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- by dannygirl315 Jan 20I just started first semester clinicals and I'm beyond excited that I finally got in after 3 long years on the wait list. This semester I have Nursing Fundamentals. Our instructor has the syllabus posted and the first test is Jan 29. It's covering 12 chapters of our Nursing Fundamentals book and I haven't even counted how many chapters of the ATI book. I've been out of school for a long time (most of my credits transferred from my degree I got right after high school so I did my science classes one class at a time as each was a pre-req for the next). Now with 4 classes and the first test being on that much material, I'm at a loss as to how to study for this, what's important, what's not.
Normally I use the study guide workbook for the class and do them again and again until I've pounded it all into my brain. Or if they have lectures online I listen to those again and again until I can repeat them word for word. 12 chapters though has me thrown for a loop. I can't do that with that much material. I didn't have any questions after the lecture last week, it seemed pretty easy. But I'm stressing big time over this. HELP! How do I study all of this? How do I know what to study or what's important?
- Jan 20 by Sun0408ahh the joys of nursing school. Plan on every test to cover that much material. You are responsible for knowing it all, even info not mentioned in class. If its in the chapters its needed information. You will learn how to take nursing exams which is hard for a lot of people at first. It is not as simple as memorizing the info and regurgitate it back. You take the information from the books and lecture and you apply it in a scenario type questions. For fundamentals it will be a lot of basic stuff and safety at first. It is near impossible to read all 12 chapters word for word but in each chapter their are key elements and boxes, know those, read over the information after each chapter. Look up terms and bold words and know them.
As you go along you will find what works for you, taking notes, knowing the syllabus; it is an outline of what you are expected to know and cover and organize you time as much as possible. Take notes from the book and lecture. Highlighters come in handy too. Before each class try to do as much of the reading as possible. When the lecture comes re what you read you can ask questions or clarification.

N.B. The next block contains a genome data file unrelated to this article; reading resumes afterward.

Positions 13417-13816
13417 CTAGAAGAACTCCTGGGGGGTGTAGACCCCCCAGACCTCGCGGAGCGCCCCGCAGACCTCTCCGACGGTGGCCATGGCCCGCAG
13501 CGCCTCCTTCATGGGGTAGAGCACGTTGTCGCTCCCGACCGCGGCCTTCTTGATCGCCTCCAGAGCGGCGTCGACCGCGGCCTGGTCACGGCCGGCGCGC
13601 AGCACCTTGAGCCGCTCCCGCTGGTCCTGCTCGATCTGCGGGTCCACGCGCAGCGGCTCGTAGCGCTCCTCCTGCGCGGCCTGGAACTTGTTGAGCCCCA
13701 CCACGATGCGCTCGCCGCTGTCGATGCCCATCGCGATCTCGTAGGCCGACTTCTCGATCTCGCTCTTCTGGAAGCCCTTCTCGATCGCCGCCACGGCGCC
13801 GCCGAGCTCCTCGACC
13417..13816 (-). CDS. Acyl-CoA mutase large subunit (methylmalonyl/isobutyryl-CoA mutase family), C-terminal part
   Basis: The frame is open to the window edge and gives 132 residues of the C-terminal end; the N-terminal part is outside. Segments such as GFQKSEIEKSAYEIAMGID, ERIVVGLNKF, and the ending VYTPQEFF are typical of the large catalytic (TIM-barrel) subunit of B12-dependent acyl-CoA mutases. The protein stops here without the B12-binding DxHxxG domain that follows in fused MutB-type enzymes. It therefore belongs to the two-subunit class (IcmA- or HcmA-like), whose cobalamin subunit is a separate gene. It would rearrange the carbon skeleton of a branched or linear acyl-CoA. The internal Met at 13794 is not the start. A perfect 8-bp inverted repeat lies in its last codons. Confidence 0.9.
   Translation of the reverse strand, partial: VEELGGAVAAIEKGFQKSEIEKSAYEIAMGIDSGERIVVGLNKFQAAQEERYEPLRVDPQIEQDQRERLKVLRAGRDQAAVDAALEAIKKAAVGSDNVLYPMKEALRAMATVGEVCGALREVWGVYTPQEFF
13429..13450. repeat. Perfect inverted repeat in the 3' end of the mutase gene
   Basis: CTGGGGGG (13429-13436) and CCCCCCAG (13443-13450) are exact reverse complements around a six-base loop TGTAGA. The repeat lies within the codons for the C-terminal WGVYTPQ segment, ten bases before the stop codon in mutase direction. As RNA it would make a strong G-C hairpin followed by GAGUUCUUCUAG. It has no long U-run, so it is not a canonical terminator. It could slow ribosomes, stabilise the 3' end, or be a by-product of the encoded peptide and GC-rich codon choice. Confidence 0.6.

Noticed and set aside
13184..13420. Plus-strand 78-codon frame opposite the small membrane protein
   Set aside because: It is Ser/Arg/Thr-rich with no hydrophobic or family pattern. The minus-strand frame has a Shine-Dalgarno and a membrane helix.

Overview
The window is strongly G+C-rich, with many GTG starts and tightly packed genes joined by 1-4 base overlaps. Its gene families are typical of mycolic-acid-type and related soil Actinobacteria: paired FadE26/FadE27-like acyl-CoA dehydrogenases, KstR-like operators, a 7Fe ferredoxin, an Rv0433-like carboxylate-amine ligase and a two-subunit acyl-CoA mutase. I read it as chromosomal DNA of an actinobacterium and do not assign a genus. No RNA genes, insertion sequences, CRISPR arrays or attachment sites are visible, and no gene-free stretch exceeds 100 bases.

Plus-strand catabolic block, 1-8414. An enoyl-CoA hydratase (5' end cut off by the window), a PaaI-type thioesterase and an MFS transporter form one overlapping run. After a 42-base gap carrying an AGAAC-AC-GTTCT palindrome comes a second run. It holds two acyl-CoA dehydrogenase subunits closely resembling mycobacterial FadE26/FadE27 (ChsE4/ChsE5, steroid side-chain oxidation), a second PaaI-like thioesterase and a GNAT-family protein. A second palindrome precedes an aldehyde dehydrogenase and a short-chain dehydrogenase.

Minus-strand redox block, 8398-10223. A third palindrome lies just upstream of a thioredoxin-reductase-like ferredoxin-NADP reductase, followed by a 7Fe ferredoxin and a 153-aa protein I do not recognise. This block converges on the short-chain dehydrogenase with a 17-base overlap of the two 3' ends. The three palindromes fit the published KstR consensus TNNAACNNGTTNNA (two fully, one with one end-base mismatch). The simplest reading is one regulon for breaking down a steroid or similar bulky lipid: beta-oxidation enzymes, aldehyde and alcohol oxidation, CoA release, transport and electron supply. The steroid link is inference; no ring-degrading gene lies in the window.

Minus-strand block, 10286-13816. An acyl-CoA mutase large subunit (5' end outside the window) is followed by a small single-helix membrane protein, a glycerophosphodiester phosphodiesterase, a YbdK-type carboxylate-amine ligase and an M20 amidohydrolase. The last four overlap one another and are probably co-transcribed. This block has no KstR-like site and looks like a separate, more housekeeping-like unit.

Don't be afraid to go to your instructor for tips.
- Jan 21 by GrnTeaQuote from Sun0408^THIS.Don't be afraid to go to your instructor for tips.
Hard for many folks to believe, but nursing instructors really do want you to succeed in nursing school. Success is measured by learning and applying learned information and attitudes in the critical thinking process.
Do, indeed, have a good relationship with your faculty. Use them. Pick their brains. Ask why we care about things.
A cautionary haiku my professor daughter used to have up in her office:
No one comes in.
Perhaps they will all fail.
- Jan 22 by Raggmop02Good luck Danny girl.
I am on a waitlist as well and waiting to see if I make it for the spring quarter at my school. I have not started yet but I keep hearing as mentioned by one of the members here. Don't study to memorize. Study to understand the material that is brewing presented and do lots of practice questions from your ATI book. Good luck. I am in your same shoes with my previous college years far behind me and taking sciences one at a time. I am done with them all and waiting to start program. Keep us posted on how it goes. Best of luck. I bet you will do great!
- Jan 23 by jngo91Good supplement for test questions:
Fundamentals Success (text only) 2nd(Second) edition by Dr P. Nugent, B. Vitale: B. Vitale Dr P. Nugent: Amazon.com: Books
Almost like a nursing school cliff notes:
Amazon.com: Saunders Comprehensive Review for the NCLEX-RN® Examination, 5e (Saunders Comprehensive Review for Nclex-Rn) (9781437708257): Linda Anne Silvestri: Books
Other helpful supplement to fundamentals nursing:
Prentice Hall Reviews & Rationales: Nursing Fundamentals (2nd Edition): MaryAnn Hogan, Mary Jean Je Ricci MSN RN, Donna Taliaferro PhD, Sara Bolten RN MSN: 9780132240789: Amazon.com: Books
buy all of them and you will pass the class. Don't bother with reading your thick heavy textbook unless you want to be study INefficient, skim your textbook but READ the supplemental material because they outline what you need to know for the NCLEX which is
what your program is trying to teach you to pass
- Jan 23 by truckinusaI'm having the same problem with my second semester. Seems like there is just too much. I'm doing mental health and Med-surg.
For me it seems like answering as many nclex style questions as I can related to the topic seemed to help.
- Jan 24 by CC WisconsinTo put it bluntly... get used to it. The info is only going to get harder. With that said, use the advice that others have mentioned. Speak to your instructors. Don't memorize, understand the information. If your book has a CD/Website that you can sign up for, use it (lots of NCLEX-style questions and resources on those websites). I found a highlighter helpful. You don't need to read every single word. Skim the topics that you know and spend more time on the topics you don't know. Make sure you look at the tables/figures/charts in the book...very helpful. If you're stuck on a topic, google it and find a credible source. Many professors nationwide put videos on YouTube, subscribe to those professors' pages. Use notecards. Make concept maps. Overall, use this time to figure out what will work for you in terms of studying. Good luck.